Garment factory workers say repression increased following recent labour strike

Although workers from a garment factory in Yangon’s Mingaladon Township said they were able to secure some concessions after protesting labour conditions last week, repression from employers has also reportedly worsened. 

Some 2,000 employees from the JW factory went on strike on July 7, reporting exploitation regarding their pay and hours. The site is owned by Great Glowing Investment and operated by another factory: ADK, or “A Dream of Kind.” They are both managed by the same Canadian nationals, according to Myanmar’s Directorate of Investment and Company Administration. 

A 25-year-old factory worker who took part in the recent strike said that some of the changes agreed to through negotiations had not been implemented, and that over the past week, restrictions had intensified.

“Their promises are only on paper, and they are not upholding their end of the contract,” she told Myanmar Now. “The rules have grown more strict and they are separating us if they see four or five of us gathering in one place.” 

One of the workers’ complaints was the punitive system of pay, where salaries were docked for not meeting what they described as unrealistic employer expectations, but no bonuses were ever issued for positive contributions or performance. 

The company reportedly agreed to provide a 15,000 kyat (US$8) reward to such employees, but the 25-year-old factory worker alleged that only half of the amount was distributed. Those who received it were photographed and made to sign an acknowledgement indicating that they had accepted the 7,500 kyat.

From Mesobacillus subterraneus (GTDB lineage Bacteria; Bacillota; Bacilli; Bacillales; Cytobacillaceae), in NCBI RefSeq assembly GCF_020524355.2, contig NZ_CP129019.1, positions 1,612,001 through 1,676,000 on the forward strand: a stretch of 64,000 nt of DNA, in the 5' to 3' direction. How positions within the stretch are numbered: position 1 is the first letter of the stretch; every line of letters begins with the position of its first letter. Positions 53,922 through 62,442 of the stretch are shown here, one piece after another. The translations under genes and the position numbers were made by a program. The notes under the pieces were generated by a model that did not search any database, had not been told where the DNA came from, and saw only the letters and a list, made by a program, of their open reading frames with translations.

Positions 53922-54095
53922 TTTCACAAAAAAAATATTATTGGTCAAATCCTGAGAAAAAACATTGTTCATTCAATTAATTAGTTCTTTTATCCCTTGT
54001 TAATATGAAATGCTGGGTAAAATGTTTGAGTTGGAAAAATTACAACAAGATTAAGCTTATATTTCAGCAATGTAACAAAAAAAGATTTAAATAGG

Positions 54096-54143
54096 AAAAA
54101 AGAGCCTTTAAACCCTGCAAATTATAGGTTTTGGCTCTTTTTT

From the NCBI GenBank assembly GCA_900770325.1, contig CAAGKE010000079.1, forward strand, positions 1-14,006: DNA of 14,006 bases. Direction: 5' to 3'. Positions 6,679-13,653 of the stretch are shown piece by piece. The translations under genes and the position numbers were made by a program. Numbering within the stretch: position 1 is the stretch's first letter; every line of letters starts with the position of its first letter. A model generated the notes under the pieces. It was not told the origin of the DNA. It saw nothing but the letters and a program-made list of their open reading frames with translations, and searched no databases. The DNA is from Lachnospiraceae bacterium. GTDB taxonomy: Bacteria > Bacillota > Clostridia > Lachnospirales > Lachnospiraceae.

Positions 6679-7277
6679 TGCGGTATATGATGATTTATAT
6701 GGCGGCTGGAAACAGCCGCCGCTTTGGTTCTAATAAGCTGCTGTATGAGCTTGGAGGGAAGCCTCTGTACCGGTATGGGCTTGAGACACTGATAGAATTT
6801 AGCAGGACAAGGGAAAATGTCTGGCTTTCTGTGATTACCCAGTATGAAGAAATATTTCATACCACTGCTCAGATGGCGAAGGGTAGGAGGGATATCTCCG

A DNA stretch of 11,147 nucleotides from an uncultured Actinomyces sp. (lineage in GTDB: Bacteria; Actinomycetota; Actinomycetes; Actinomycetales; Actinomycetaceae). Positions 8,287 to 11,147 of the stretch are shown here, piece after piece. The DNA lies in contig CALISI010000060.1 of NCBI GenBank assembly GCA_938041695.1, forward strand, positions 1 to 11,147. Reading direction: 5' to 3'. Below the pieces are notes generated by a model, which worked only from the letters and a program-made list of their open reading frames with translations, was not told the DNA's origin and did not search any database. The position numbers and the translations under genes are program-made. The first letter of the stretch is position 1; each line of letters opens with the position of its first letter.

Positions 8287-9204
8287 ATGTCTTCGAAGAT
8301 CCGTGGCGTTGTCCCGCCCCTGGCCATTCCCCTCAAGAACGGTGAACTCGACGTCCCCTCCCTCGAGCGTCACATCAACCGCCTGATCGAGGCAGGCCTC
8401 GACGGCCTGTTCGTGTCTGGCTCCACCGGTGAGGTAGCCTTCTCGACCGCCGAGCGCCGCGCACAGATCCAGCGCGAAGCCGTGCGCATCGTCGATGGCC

“They rudely scolded workers who didn’t want to sign the receipt. They were basically forcing them to sign them,” she explained, adding, “It’s making [the company] look really bad.”

Employers agreed to allow workers, who typically carry out 12-hour shifts starting at 7am six days a week, to sign out at 4pm on Saturdays and for the factory to be closed on Sundays. 

However, other demands, such as addressing insufficient pay and unrealistic garment production quotas, were reportedly not resolved in the negotiations. 

Another woman who works in the factory said that supervisors were paying close attention to workers considered to be politically active, and declared during a meeting that strikes remain illegal under the current administration. 

Workers have also been forbidden from interacting with others outside of their designated work station rows, in what employees say is an effort to stop them from organising another walkout. 

“They’re trying to stop us from going on strike. They even told us to report it to the department heads if somebody invites us to join a protest,” she told Myanmar Now. 

Myanmar Now tried to contact the owner of JW’s operator, the ADK factory, for comment but the calls went unanswered. 

The factories reportedly manufacture clothing for international sportswear brands including Crivit and employ nearly 7,000 people in total.

Widespread factory closures following the February 2021 coup contributed to the loss of jobs of some 1.6m workers nationwide, according to the International Labour Organisation.

Workers from Yangon’s factories were among the first members of the public to protest the coup. Some 16 labour organisations were subsequently outlawed by the junta, and members and leaders of unions charged with incitement.

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